New polling indicates that Americans are increasingly more willing to give up their plastic straws, but they don’t want government getting rid of them.
Seattle banned plastic straws and, last week California became the first state to approve a ban on restuarants giving out plastic straws unless requested by customers.
Americans may be open to giving up plastic straws, but they don’t agree with these legislative measures. They would rather see private businesses phase them out than have lawmakers ban them outright.
A new survey by Buzzfeed News and Ipsos explores perceptions of plastic straws finding:
Plastic straws are still widely used and preferred:
74% – have used at least one plastic straw in the past week.
59% – would prefer to always receive a plastic straw at a fast food restaurant
50% – would prefer to always receive one at a sit-down restaurant
41% – have started using fewer plastic straws due to recent attention on the issue
Most oppose government bans:
78% – are familiar with recent efforts to ban plastic straws in places
48% – support local governments banning the use of plastic straws
75% – support businesses providing plastic straws only when customers request them
79% – support businesses choosing only to provide biodegradable straws
What’s interesting here is that both the plastic industry and some environmentalists agree with customers that a government ban is the wrong approach.
Jacob Barron, a spokesperson for the trade group Plastics Industry Association, said: “We agree with the majority of survey respondents who prefer straws-upon-request policies over outright bans. Consumers should be allowed to choose a plastic straw if they want or need one.”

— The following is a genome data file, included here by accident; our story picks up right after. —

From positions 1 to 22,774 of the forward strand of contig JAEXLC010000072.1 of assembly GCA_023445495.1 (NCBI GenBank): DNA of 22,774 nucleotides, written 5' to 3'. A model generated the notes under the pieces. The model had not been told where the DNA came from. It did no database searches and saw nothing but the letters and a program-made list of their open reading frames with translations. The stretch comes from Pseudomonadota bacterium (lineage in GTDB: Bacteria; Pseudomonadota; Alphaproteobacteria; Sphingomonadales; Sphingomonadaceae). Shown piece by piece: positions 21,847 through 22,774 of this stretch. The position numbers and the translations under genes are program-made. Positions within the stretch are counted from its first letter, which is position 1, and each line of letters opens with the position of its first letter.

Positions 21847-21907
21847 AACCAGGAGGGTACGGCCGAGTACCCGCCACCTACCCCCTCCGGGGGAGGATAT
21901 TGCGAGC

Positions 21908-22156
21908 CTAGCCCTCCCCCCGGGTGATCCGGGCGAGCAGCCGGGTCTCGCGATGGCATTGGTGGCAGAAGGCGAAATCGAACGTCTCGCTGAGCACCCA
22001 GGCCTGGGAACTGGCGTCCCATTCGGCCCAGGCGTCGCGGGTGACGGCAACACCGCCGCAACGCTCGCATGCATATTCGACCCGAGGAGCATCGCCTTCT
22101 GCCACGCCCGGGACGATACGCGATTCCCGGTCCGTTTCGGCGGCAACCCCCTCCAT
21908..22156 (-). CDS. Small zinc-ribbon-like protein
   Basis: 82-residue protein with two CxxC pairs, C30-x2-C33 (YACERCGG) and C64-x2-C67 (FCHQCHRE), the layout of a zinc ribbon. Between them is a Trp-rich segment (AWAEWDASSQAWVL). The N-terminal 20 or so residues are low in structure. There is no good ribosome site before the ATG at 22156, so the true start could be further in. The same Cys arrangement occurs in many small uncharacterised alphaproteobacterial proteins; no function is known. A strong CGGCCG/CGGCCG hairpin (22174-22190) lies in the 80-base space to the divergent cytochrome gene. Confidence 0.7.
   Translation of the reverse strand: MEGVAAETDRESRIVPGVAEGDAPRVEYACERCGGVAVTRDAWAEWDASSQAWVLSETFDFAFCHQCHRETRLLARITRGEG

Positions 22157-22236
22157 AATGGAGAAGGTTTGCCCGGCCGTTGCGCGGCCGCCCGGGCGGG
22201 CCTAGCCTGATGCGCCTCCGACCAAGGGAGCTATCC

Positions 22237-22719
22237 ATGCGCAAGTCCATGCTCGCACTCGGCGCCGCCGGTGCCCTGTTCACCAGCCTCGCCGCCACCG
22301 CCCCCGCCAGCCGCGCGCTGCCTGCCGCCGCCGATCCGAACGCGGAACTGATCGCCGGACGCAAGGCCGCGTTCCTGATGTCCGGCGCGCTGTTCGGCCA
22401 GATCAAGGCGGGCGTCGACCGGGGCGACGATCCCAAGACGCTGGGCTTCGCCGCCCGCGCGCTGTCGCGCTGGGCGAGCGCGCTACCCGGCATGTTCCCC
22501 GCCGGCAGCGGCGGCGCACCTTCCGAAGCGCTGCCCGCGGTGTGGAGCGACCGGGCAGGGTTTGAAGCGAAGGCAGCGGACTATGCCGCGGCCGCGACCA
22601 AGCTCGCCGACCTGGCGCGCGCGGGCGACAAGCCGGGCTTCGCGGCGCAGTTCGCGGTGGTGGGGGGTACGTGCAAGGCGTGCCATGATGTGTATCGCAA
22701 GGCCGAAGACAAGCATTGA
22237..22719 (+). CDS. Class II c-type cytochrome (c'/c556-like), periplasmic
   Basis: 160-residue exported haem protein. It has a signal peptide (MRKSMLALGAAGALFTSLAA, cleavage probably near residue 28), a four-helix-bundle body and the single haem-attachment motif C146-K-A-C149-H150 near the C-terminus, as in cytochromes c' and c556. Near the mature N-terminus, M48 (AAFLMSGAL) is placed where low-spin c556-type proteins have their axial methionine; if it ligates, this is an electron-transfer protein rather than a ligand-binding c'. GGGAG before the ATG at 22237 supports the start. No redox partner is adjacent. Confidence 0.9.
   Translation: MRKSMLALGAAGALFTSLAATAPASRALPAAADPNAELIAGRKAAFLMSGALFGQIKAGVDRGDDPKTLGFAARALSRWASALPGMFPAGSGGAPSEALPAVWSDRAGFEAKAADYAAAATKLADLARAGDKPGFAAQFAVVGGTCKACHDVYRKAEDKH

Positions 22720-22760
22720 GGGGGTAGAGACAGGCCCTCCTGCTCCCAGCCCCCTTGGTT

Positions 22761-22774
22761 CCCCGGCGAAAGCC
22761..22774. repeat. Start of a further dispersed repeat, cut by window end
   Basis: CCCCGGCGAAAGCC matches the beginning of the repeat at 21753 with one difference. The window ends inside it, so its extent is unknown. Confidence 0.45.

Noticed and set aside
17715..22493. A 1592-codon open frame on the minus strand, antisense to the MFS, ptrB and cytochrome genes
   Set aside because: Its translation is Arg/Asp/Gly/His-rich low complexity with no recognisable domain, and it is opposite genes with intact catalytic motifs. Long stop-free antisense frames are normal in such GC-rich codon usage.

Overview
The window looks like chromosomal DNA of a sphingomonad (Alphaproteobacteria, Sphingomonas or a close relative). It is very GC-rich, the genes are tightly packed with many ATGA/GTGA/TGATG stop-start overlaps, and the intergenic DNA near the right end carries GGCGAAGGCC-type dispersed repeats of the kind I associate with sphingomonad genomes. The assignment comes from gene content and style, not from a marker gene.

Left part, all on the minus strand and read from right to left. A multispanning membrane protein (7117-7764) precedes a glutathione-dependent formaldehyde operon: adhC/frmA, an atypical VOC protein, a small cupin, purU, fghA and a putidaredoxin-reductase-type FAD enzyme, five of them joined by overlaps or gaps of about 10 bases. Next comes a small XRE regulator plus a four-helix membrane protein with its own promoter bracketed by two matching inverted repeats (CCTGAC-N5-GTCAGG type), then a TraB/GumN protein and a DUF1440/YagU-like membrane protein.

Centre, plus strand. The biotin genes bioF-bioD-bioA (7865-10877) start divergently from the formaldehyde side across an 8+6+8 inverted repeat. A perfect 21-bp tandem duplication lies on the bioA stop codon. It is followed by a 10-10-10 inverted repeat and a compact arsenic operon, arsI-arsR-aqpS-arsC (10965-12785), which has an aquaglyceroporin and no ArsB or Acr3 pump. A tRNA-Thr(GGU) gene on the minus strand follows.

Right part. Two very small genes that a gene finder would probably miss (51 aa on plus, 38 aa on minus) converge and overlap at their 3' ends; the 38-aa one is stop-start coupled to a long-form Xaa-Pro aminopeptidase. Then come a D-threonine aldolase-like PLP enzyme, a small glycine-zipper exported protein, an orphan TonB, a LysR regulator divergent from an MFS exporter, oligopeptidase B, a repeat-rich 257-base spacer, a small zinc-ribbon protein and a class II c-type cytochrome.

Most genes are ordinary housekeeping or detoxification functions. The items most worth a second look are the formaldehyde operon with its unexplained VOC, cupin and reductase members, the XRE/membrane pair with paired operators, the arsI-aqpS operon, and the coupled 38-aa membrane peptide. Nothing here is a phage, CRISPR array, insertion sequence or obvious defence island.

Leonard, chief scientist of the Ocean Conservancy, noted: “There really is broad support for straws upon request. It’s a no-brainer for the private sector to get behind.”
A bigger question is whether plastic straws are being unfairly targeted as the worst pollutants of our seas. Turns out they are not. Of the 8 million tons of plastic trash that ended up on the sea's floor, plastic straws represent only 1 percent of it.
Even more, the U.S. is not the worst offender – not even close. The U.S. ranks 20th of the world's biggest plastic pollutants behind China, Indonesia, Bangladesh, and others.
What’s driving the anti-plastic straw angst maybe an anti-plastic campaign. If environmentalists can change people’s plastic straw perception and usage, they can be persuaded against other plastics use.
One point is clear. Even if Americans eventually move away from plastic straw usage one day, it shouldn’t be because they have been banned by government officials but based on a private sector and customer-driven decision.